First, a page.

Thursday, February 2, 2012

Say It Loudly with Body Language

I’ve been meaning to write about this for a week now.  And whenever I think about it or see someone do it, it never ceased to make me laugh.  It - being the body language of Abu Dhabi.  And what makes it funnier is that it is practically rubbing on my husband.  I have to generalize it as Abu Dhabi because some of the gestures are made by non-Arabic nationality but still very rampant in this city.
The first body language is the kissing-five-fingers.  How do I describe this?  This gesture is made using all five fingers meet in the middle like a kiss but pointing upward.  The Arabs call this “shwei-shwei.”  It means “for a while” or “wait a minute” or “please wait.”  The first time I saw this gesture I was a bit taken aback.  I thought it was something negative like I was given the finger (*grin*).  Sorry.  Good this it was explained.  The funny thing about this is it was used as traffic sign.  On a congested road going to the church one time, a bus wanted to cut in line with the flow, so instead of the usual traffic manual sign of raising your arm his hand showed the “shwei-shwei” sign.  So much for the traditional traffic hand signs.
The second body language is the semi-raised arm with the closed palm.  And I thought this hand language is for those who are doing declamation or doing debates in the senate.  I was wrong.  Still with the traffic issues, a time when a huge car stopped in the middle of the road and causing traffic congestion.  This hand gesture is courtesy of my husband which he, as he insisted, got it from other Arab drivers.  The action was just like semi-raising his arm and looking at the driver who went out of the car blocking the way.  The driver’s reply was the “shwei-shwei” sign.  Then my husband continued to show his palm.  It was like they were shouting/talking with hand gestures.  For me, it was very funny.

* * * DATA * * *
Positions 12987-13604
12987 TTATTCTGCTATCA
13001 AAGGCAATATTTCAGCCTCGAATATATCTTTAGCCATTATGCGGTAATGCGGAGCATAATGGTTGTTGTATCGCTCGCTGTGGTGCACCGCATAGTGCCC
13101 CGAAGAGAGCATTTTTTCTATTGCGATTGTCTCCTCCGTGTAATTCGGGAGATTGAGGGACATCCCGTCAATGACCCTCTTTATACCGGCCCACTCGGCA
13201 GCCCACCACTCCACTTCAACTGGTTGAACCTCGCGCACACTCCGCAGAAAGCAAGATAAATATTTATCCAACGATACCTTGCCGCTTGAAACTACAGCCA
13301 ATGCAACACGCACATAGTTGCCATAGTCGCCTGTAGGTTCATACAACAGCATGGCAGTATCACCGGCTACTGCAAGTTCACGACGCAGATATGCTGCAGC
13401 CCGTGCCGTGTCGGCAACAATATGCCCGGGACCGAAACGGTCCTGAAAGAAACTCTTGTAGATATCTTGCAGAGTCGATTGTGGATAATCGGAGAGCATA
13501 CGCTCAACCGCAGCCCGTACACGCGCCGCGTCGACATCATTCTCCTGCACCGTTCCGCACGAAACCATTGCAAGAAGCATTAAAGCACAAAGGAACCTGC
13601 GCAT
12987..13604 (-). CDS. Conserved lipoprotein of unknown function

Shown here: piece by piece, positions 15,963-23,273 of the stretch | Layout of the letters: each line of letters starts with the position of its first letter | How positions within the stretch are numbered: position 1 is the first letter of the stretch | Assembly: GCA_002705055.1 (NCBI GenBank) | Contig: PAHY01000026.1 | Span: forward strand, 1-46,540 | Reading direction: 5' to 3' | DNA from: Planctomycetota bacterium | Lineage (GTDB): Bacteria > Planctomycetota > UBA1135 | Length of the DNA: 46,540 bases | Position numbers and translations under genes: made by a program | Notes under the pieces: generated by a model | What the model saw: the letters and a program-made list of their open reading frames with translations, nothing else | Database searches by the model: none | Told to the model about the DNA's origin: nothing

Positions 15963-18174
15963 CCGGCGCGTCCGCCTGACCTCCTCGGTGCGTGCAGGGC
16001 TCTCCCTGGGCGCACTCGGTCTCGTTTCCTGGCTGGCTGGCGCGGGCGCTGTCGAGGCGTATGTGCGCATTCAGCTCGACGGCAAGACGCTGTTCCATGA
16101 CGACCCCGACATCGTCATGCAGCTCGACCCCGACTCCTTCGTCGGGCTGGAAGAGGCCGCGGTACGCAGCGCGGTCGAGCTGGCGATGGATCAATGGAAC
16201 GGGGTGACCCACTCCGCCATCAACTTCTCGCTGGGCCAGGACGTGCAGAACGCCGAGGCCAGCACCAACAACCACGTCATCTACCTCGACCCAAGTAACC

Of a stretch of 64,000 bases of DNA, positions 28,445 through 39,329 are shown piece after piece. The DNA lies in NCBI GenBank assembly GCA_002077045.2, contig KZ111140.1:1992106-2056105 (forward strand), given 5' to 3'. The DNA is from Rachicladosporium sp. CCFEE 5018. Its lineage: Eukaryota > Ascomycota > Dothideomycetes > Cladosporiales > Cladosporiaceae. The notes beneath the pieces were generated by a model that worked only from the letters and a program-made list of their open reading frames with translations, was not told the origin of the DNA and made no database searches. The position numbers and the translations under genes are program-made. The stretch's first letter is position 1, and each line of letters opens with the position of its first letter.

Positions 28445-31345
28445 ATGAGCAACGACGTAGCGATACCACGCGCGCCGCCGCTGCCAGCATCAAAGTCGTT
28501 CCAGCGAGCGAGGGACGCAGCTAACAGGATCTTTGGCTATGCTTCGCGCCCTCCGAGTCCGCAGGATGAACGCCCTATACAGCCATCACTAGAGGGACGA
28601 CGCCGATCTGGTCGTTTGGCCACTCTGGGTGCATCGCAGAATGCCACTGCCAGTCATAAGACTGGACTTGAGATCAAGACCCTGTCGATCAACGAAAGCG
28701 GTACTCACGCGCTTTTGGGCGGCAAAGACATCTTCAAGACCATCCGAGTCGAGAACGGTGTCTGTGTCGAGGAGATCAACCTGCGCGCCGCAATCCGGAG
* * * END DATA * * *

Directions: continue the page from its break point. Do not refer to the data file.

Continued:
This third body language is often used by non-Arabs.  This one is courtesy of the Indians.  I call this the sideways head bobbing.  I don’t actually know how to describe it, the movement is similar with those toys you put on your dashboards of your car with bobbing heads, but in sideways motion.  This head motion means “yes” or “its ok” or “no problem.”  But there are still some times that I don’t understand what it means, but basically it means yes.
Another body language, still used by non –Arabs is the hand raised with one twist movement.  It is like moving your hand in a left-right movement but with one swift motion.  Per my husband it means, “What?”  This completely baffles me.  I can’t believe that this hand movement could actually mean a thing.
Despite the peculiarity of these movements, people here in Abu Dhabi are able to communicate.  I don’t’ know how they could come up with this language but it sure does deliver the message.